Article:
Levon’s drumkit, if Elliott Landy’s album photo is representative, was as spare as his drumming. Along with snare and kick, he was apparently using only a single floor tom; no rack toms. In the picture there’s only one cymbal, and no hi-hat. One Internet source reports that the drum tuning was unusual, too; Helm had tightened only a couple of lugs on the tom, leaving the rest slack, which produced an extremely-damped sound. (He would incorporate more toms on subsequent recordings; in fact, aural evidence suggests that while he used this minimal drumkit on much of the Brown Album, he augmented it on some cuts.)
Given the unhyped style of the album, it’s not surprising that the engineers chose unhyped mics for recording the drums. Again, if Landy’s album photo is any indication, all four mics on the kit were E-V RE15s: one pointed sideways at the snare’s shell, one on the cymbal, one on the floor tom, and one whose position is hard to determine (it’s out of sight behind the kick, probably miking the beater side).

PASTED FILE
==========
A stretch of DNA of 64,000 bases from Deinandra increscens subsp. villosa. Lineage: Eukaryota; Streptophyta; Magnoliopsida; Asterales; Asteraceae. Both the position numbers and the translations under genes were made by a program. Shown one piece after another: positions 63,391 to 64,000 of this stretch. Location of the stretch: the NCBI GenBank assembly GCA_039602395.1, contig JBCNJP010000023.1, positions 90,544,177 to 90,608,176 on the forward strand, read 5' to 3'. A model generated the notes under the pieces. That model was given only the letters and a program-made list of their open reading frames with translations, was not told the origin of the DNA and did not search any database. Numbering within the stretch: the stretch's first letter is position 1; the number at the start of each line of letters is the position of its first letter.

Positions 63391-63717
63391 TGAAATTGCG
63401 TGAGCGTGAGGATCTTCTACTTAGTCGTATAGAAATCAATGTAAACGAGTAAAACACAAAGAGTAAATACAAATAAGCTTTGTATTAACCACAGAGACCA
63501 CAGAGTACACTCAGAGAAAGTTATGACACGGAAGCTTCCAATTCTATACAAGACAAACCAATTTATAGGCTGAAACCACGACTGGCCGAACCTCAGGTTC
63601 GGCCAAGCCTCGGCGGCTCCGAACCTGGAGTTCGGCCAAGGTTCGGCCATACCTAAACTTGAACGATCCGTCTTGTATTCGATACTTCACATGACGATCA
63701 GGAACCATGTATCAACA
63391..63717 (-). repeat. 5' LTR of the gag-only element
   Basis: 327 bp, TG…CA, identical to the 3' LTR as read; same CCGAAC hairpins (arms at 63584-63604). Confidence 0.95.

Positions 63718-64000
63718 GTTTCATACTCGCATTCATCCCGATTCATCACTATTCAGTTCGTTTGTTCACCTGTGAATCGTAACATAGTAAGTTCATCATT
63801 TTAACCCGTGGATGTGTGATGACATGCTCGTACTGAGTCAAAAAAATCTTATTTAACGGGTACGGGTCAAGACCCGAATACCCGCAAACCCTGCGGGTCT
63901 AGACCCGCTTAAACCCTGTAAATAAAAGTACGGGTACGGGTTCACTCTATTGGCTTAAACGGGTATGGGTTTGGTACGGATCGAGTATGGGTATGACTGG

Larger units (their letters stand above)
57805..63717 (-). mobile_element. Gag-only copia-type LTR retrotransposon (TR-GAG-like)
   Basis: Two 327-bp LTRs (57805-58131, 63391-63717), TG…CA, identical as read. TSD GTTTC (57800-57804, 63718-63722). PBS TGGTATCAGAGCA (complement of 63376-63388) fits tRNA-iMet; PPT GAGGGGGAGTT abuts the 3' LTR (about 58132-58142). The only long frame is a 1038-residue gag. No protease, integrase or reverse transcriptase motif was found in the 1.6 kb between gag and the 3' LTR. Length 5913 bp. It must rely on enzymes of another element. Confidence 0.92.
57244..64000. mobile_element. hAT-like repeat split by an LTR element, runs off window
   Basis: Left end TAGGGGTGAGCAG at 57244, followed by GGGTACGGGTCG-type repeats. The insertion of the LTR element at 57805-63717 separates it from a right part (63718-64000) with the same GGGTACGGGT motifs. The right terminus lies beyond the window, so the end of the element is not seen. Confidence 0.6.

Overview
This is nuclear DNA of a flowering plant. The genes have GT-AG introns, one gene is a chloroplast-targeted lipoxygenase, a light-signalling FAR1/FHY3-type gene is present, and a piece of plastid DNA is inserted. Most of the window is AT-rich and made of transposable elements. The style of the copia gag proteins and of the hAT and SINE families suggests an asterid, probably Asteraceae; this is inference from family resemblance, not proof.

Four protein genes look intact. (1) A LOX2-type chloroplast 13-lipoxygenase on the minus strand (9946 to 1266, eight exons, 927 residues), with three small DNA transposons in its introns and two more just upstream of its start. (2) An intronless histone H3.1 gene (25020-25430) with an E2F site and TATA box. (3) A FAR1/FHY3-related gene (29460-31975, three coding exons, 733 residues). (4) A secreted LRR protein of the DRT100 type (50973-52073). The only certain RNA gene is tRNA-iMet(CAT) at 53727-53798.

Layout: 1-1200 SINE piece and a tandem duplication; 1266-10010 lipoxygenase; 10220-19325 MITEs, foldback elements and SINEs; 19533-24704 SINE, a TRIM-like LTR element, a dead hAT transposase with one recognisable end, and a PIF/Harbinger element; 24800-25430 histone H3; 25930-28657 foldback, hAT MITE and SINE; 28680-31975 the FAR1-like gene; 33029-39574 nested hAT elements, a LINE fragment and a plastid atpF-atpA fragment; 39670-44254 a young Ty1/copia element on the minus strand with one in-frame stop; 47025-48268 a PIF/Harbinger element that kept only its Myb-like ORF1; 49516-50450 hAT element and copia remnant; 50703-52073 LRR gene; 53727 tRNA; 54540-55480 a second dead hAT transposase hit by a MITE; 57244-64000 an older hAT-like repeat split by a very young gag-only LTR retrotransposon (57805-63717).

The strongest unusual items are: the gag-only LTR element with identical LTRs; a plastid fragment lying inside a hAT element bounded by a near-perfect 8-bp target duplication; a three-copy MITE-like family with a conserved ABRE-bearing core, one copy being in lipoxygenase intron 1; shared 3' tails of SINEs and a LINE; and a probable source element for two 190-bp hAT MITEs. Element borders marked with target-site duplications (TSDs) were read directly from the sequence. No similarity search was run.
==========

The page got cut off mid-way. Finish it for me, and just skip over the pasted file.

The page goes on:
The recordings were made through an early Langevin transformer-coupled solid-state board onto an 8-track 1” recorder, in a house the group had rented from entertainer Sammy Davis, Jr.. The album was made quickly, but its influence would ripple through the music world for many years.
Can you get close to this sound? RE15s are fairly common on Ebay (I’ve bought several), though they probably won’t sound like they did when they were new. (A few in my collection actually sound better than the newest one, so this isn’t necessarily bad news, but it’s kind of a crapshoot.) Probably the most important thing to do, if you’re after the Brown Album sound, is to strip down the kit and do the unusual tuning thing on the tom. And lay off the reverb and EQ.
1971—When the Levee Breaks
Perhaps the most famous sound in modern rock drumming is the locomotive power of John Bonham’s playing on this track from Led Zeppelin IV. The circumstances of the recording were, um, a bit unusual.
Engineer Andy Johns (Glyn is his brother) put Bonham and his kit (newly-purchased) at the bottom of an open stairwell in a British mansion built in 1795. He put a stereo pair of beyerdynamic M 160 ribbon microphones at the top of the stairwell; no word on exactly what type of stereo miking he used, but my guess would be X/Y or ORTF. (Unlike classic ribbon mics, the M 160 has a hypercardioid pickup pattern.)